By Richard Valdmanis
BOSTON, Sept 6 Connecticut said on Friday that
two patients who recently underwent surgery at a VA Hospital may
have been exposed to a rare brain disease, adding to 13 people
already reported at risk in Massachusetts and New Hampshire.
The potential for exposure is believed to be the result of
doctors using the same surgical instruments on several different
patients. Those instruments were initially used on a New
Hampshire patient, who has since died. That patient is now
believed to have had a sporadic form of Creutzfeldt-Jakob
disease, a condition similar to "mad cow" disease but not linked
to beef consumption.
Health officials have said that the normal cleaning
procedures for surgical instruments used at hospitals reduce,
but do not eradicate, the microscopic protein that causes CJD.
"On 8-29, 2013, the New Hampshire Department of Health
notified the Connecticut Department of Public Health that two
patients treated at the VA Hospital in West Haven may have been
exposed to Creutzfeldt-Jakob disease," William Gerrish, a
spokesman for the Connecticut Department of Public Health, said
in an email to Reuters.
"The risk of transmission of CJD to the two patients at the
VA is considered very low. The general public and any other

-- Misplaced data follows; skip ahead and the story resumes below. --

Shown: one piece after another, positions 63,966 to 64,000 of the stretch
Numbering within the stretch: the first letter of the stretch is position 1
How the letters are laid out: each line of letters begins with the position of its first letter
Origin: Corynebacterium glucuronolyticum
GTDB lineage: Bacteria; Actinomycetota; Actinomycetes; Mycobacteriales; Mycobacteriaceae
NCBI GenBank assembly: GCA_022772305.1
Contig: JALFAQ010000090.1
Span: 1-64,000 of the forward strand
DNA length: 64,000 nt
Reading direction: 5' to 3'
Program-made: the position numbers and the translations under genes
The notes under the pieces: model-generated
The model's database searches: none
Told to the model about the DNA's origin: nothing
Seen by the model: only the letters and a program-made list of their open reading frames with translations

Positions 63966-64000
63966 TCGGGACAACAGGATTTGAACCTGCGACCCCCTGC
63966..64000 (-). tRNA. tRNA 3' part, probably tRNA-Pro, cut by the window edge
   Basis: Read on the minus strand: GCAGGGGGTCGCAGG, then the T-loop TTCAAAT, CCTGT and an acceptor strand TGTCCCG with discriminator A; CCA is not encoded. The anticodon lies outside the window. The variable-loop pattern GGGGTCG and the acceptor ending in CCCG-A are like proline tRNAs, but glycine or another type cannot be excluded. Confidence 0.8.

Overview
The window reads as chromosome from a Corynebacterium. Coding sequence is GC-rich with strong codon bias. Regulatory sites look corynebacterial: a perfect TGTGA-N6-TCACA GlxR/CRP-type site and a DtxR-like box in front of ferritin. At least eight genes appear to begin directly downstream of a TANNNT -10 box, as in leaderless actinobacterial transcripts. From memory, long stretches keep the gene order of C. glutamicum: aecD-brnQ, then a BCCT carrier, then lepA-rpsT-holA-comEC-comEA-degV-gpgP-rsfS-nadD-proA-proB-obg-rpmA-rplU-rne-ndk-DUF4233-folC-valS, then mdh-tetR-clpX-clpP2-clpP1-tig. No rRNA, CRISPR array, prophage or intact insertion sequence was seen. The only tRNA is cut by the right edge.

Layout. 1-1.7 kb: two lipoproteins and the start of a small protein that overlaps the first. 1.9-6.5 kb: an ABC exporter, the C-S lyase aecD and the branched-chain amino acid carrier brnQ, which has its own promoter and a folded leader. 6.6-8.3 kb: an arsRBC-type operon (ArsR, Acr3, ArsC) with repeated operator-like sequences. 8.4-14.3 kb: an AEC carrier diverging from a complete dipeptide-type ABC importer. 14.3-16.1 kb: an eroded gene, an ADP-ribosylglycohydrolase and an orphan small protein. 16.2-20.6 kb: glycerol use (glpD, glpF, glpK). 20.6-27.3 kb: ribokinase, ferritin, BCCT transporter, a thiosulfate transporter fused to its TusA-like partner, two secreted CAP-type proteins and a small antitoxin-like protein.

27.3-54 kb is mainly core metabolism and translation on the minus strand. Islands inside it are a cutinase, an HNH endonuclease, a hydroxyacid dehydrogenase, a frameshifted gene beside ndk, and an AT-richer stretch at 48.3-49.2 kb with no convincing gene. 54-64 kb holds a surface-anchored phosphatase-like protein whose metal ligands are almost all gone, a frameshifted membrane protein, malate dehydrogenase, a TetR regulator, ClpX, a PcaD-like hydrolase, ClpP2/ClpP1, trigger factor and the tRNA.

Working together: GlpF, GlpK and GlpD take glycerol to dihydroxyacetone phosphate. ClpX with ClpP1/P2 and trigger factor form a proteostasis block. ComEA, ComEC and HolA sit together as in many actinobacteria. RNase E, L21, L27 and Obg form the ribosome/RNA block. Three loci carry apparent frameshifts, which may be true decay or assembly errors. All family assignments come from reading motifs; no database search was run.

patients at the VA Hospital and their employees are not at any
risk," he said.
A New Hampshire health department spokeswoman, Kris Neilsen,
said earlier on Friday that a fourth state may also be
investigating possible exposure to patients, but she declined to
name that state.
The Centers for Disease Control said in an emailed statement
that it was in contact with the state health department in New
Hampshire and the hospital to evaluate the situation. An
official at the Food and Drug Administration was not immediately
A spokeswoman for medical supply company Medtronic Inc
confirmed that its instruments were used in some of the
cases, but not all.
The scare began after a neurosurgery patient at a hospital
in Manchester, New Hampshire, died recently bearing symptoms of
An autopsy to determine if CJD was present in the patient is
being conducted, with results expected in about four weeks, said
Neilsen, the New Hampshire health department spokeswoman.
There is no treatment or screening test for the disease,
which has symptoms including failing memory, personality
changes, blindness and sudden jerky movements. It normally kills
in a matter of months.
Officials in Massachusetts and New Hampshire said all 15
patients who may have been exposed there have been notified.